Handling full expressions

Now we are ready to extend our calculator to cover the full range of arithmetic expressions (well, at least the ones you learned in elementary school). Here is the next calculator example, calculator3:

use std::str::FromStr;

grammar;

pub Expr: i32 = {
    <l:Expr> "+" <r:Factor> => l + r,
    <l:Expr> "-" <r:Factor> => l - r,
    Factor,
};

Factor: i32 = {
    <l:Factor> "*" <r:Term> => l * r,
    <l:Factor> "/" <r:Term> => l / r,
    Term,
};

Term: i32 = {
    Num,
    "(" <Expr> ")",
};

Num: i32 = {
    r"[0-9]+" => i32::from_str(<>).unwrap(),
};

Perhaps the most interesting thing about this example is the way it encodes precedence. The idea of precedence of course is that in an expression like 2+3*4, we want to do the multiplication first, and then the addition. LALRPOP doesn't have any built-in features for giving precedence to operators, mostly because I consider those to be creepy, but it's pretty straightforward to express precedence in your grammar by structuring it in tiers -- for example, here we have the nonterminal Expr, which covers all expressions. It consists of a series of factors that are added or subtracted from one another. A Factor is then a series of terms that are multiplied or divided. Finally, a Term is either a single number or, using parenthesis, an entire expr.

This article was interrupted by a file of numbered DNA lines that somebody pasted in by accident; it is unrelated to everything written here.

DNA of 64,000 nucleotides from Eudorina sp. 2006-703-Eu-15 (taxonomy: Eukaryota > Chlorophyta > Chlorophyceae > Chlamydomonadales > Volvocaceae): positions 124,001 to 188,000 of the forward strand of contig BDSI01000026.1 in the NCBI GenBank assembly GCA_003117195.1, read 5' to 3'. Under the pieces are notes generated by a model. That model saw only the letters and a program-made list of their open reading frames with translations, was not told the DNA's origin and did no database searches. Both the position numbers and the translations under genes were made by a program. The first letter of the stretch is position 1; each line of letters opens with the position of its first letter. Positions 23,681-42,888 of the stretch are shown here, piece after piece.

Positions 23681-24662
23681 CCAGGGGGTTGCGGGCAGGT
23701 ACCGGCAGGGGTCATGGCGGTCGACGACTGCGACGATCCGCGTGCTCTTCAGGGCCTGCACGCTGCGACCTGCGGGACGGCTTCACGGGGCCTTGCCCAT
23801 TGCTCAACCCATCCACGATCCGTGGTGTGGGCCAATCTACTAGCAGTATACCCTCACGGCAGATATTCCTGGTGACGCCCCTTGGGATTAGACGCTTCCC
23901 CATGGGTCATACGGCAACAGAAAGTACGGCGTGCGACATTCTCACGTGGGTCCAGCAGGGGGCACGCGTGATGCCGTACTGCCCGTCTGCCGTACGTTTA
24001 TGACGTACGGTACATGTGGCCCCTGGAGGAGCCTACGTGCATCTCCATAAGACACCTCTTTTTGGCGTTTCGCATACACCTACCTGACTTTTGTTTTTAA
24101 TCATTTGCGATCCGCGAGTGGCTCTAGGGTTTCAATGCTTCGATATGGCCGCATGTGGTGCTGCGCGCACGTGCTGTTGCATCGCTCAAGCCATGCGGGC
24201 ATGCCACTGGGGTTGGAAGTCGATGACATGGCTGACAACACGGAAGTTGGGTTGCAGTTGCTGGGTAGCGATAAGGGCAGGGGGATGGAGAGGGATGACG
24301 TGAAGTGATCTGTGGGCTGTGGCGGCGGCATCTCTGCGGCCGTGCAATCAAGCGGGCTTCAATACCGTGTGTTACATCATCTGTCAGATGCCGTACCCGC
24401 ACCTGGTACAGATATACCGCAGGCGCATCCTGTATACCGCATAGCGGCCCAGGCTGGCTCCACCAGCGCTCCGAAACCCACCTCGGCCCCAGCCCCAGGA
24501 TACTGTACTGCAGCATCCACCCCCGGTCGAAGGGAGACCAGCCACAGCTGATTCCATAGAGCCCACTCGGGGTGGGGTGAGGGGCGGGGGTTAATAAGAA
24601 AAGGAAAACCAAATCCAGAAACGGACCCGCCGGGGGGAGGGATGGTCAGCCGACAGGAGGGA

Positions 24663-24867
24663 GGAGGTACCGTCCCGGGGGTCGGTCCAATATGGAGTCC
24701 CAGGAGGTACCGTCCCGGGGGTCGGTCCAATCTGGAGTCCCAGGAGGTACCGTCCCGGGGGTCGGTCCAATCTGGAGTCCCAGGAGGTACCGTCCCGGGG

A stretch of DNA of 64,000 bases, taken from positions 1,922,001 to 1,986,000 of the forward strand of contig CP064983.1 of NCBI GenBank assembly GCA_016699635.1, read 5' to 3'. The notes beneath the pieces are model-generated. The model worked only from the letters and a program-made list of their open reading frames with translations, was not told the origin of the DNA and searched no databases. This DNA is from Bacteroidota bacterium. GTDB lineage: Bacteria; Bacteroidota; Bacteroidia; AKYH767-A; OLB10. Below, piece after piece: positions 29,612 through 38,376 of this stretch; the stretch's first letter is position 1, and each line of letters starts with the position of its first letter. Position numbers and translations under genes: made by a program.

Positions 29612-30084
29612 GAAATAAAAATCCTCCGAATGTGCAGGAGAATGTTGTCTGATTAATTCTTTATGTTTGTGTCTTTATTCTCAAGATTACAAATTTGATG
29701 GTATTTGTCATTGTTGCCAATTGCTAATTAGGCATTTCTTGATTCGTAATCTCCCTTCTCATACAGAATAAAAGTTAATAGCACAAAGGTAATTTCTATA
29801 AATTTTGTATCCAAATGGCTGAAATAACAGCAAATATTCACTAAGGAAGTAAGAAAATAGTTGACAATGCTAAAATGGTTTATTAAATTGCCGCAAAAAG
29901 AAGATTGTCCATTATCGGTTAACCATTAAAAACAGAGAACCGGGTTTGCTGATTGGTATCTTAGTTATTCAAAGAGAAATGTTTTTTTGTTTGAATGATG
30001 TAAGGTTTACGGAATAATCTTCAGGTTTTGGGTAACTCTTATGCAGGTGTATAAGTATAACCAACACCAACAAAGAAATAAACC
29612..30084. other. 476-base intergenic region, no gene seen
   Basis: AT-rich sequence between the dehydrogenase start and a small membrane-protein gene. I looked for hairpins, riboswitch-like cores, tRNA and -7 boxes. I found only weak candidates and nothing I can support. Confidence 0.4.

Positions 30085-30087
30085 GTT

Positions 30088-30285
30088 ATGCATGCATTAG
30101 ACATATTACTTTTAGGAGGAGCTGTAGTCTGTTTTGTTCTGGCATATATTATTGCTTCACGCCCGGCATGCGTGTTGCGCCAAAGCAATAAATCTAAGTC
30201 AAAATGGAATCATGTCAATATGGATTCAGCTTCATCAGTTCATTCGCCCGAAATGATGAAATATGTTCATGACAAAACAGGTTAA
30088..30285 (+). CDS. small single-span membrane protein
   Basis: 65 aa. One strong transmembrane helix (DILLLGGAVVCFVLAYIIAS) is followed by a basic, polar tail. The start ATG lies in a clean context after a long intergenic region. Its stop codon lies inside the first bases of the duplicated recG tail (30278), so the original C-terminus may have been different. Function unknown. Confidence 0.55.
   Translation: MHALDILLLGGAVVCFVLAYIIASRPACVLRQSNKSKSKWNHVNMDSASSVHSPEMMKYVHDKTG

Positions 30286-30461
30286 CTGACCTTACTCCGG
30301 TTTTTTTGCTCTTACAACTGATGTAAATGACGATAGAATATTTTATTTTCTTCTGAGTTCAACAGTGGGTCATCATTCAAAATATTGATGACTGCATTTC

Abstracting from this example, the typical pattern for encoding precedence is to have one nonterminal per precedence level, where you begin with the operators of lowest precedence (+, -), add in the next highest precedence level (*, /), and finish with the bare "atomic" expressions like Num. Finally, you add in a parenthesized version of your top-level as an atomic expression, which lets people reset.

To see why this works, consider the two possible parse trees for something like 2+3*4:

2 + 3   *    4          2   +  3   *    4
| | |   |    |          |   |  |   |    |
| | +-Factor-+    OR    +-Expr-+   |    |
| |     |                   |      |    |
+-Expr -+                   +----Factor-+

In the first one, we give multiplication higher precedence, and in the second one, we (incorrectly) give addition higher precedence. If you look at the grammar now, you can see that the second one is impossible: a Factor cannot have an Expr as its left-hand side. This is the purpose of the tiers: to force the parser into the precedence you want.